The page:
Everything about the film feels like a retread. Dru’s relationship with Gru is a lot like the dynamic between Gru and Lucy. The children are barely visible, set aside for the brother relationship. It’s odd that the film would push away its strongest emotional dynamic for double Steve Carrell. In fact, a lot of the movie feels like a distraction from the main story. It’s unsurprising that the Minions, who got their own movie, are given too much screen time. But the fact that every other storyline feels extraneous makes the movie weaker. DESPICABLE ME 3 feels like a series of shorts stitched together.
There’s strangely too much going on. Despite having a simple premise, the film tries packing in several other narratives. There’s a relatively strong central storyline with Gru meeting his brother. However, it becomes bogged down with the several side plots. Lucy struggling to be a mother is only semi-resolved by yelling at a foreigner. Agnes’ quest for a unicorn is just a way to remind viewers of her catchphrase “fluffy.” The arrival of a new boss (Jenny Slate) at the AVL has no real bearing on the action. It just serves as a reminder of how good Slate was in ZOOTOPIA. Not to mention the randomly introduced – and quickly dropped – Margo romance plot. With so many stories, DESPICABLE ME 3 loses focus on its primary story.
While the film tries juggling multiple storylines, the central plot works well enough. As annoying as Carrell’s dual performance is, Gru’s moral struggle is engaging. It works specifically well when playing off of Parker’s nostalgia-heavy Bratt. Bratt is a former child actor, who turned to villainy when his super-villain TV show was cancelled. The vocal performance of Parker, and the physicality of his animated persona, plays really well. As far as superhero tales go, the nostalgia gimmick feels right at home in a Batman film. At the core of DESPICABLE ME 3 is a solid animated action flick.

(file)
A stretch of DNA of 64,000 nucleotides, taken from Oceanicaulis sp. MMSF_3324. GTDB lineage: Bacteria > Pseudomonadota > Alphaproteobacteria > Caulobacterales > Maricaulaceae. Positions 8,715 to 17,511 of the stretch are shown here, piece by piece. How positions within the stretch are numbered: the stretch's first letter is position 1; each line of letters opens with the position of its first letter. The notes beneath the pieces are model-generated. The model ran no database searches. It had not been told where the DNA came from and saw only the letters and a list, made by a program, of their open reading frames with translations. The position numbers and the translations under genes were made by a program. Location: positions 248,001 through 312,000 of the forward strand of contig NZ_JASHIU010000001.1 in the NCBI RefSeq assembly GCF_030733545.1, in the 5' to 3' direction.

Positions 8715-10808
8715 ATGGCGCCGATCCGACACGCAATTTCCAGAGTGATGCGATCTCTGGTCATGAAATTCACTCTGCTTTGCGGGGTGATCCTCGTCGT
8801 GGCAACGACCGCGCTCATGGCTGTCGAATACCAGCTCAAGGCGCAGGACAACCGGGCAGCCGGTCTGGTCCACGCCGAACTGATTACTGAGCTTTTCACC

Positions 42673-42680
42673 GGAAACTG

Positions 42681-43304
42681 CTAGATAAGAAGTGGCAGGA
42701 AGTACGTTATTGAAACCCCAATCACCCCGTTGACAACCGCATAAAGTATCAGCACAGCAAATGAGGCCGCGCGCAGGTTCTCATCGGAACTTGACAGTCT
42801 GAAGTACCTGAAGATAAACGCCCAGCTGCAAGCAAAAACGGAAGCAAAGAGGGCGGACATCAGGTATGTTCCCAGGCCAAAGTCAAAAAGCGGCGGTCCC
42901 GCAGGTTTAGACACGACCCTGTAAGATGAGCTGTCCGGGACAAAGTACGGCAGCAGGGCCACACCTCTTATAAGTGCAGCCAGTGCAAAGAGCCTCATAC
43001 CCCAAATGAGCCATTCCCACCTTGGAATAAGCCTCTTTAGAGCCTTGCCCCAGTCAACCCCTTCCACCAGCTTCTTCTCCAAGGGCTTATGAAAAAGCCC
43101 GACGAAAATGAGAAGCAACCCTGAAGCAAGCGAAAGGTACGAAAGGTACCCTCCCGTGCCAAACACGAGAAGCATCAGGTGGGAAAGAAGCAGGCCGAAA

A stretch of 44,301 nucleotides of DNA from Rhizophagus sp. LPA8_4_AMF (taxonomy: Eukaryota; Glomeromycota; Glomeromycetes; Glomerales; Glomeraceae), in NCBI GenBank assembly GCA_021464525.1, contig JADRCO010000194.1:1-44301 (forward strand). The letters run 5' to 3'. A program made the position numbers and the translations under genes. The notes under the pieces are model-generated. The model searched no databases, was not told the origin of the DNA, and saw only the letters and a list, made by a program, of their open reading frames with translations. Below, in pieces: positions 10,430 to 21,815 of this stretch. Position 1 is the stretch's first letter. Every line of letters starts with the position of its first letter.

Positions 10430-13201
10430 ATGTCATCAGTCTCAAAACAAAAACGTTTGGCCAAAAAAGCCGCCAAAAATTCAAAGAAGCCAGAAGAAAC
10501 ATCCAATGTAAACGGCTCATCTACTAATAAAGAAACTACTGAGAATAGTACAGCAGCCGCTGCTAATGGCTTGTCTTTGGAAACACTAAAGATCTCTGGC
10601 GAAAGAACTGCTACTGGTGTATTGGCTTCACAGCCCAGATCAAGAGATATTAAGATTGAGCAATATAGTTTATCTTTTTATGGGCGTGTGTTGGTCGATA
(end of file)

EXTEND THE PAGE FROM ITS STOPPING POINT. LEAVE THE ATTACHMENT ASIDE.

While DESPICABLE M3 has elements that work, it mimics the previous films without enough reinvention. There’s not enough in the threequel to make it worth watching over the original. That doesn’t make it garbage – it just makes it a franchise film. Considering just how many movies Illumination has churned out, it’s commendable that the film is watchable. There’s still some heart and humor in DESPICABLE ME 3 – it’s just harder to find. But as far as this reporter is concerned, anything’s better than a MINIONS sequel.